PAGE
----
Boiler Room, the leading livestream platform for rising producers, DJs and artists, has long been a staple of the underground electronic scene -- so it only makes sense that their next incarnation is an event that's 20 times the size of anything they've attempted before.
Expanding the feel of their infamously intimate broadcasts to a 3000-person, IRL getaway in the woods, the Ray-Ban x Boiler Room Weekender is set to be a wild one. Held at the shabby-chic Split Rock resort in the Poconos, Boiler Room founder Blaise Bellville says "The Shining meets Twin Peaks on an acid trip" backdrop is a huge progression for a company "started with a webcam taped to a wall." And now, five years later, Boiler Room has finally joined the festival big leagues, but with a twist true to their roots in the underground. Because while the Weekender may be big, it's their definitive attempt at bringing a few of their favorite American crews and curators -- such as NYC's GHE20G0TH1K, the dancehall dons at Mixpak and Kanye collaborator Virgil Abloh -- to a global audience, all while facilitating a unique collaborative, communal experience for artists and attendees alike.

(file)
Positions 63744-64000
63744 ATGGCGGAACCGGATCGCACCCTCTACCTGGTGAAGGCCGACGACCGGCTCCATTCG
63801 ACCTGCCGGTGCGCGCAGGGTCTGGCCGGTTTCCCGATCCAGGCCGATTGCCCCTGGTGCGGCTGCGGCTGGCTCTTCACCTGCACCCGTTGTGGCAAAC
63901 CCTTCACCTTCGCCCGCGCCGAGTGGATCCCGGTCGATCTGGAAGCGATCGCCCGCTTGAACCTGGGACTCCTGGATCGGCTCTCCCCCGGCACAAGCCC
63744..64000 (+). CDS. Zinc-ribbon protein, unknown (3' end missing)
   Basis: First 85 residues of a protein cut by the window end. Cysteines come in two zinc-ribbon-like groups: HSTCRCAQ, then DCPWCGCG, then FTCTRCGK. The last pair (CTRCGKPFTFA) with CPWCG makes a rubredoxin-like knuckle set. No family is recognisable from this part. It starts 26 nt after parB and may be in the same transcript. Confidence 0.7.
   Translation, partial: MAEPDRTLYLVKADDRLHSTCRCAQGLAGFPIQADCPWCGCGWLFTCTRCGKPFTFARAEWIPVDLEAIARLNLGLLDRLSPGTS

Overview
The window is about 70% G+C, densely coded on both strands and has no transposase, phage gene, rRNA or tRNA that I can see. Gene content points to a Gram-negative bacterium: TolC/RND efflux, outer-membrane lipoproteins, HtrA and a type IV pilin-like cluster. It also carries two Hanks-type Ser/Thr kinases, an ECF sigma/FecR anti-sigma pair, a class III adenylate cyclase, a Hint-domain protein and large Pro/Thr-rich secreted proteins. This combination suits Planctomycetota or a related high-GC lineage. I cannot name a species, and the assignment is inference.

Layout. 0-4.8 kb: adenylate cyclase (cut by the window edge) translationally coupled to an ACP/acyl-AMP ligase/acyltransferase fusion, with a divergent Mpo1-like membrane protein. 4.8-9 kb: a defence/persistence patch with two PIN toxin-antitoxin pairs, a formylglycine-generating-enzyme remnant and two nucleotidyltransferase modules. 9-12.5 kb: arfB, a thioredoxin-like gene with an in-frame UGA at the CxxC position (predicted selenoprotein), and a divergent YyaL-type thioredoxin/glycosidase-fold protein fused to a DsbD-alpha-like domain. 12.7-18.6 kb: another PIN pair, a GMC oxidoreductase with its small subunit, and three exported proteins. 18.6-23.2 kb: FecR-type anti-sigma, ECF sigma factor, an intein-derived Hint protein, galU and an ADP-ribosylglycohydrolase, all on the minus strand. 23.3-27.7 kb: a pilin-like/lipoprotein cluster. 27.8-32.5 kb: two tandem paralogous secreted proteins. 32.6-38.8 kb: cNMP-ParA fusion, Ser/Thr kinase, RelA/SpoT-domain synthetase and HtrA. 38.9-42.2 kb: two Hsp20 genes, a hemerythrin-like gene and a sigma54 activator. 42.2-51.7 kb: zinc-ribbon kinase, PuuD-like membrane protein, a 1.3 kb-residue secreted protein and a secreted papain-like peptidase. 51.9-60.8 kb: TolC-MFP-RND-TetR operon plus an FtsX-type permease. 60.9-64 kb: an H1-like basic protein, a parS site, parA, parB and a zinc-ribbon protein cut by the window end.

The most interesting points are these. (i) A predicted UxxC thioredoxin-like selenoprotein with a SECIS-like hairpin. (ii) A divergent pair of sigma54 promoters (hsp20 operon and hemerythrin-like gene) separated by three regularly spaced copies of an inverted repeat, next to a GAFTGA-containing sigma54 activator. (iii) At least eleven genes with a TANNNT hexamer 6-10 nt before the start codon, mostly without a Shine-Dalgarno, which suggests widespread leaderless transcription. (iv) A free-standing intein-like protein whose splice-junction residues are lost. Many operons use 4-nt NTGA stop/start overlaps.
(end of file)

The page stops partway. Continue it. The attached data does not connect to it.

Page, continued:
So ahead of the event -- and the number of exclusive, behind-the-scenes tours we'll be giving you via our Snapchat this weekend (follow us at papermagazine 👻:!) -- we wanted to give you a sneak peek of the venue, the festival's perks and a number of extra on-site activities, including film screenings, VR experiences, dance classes and more. Read our interview with Bellville about everything from the shaggy, psychedelic surroundings to the crazy line-up curation, not to mention how all of this is the first step toward a brand new sort of American festival at the same time.
What was the sort of inspiration or premise of the Weekender?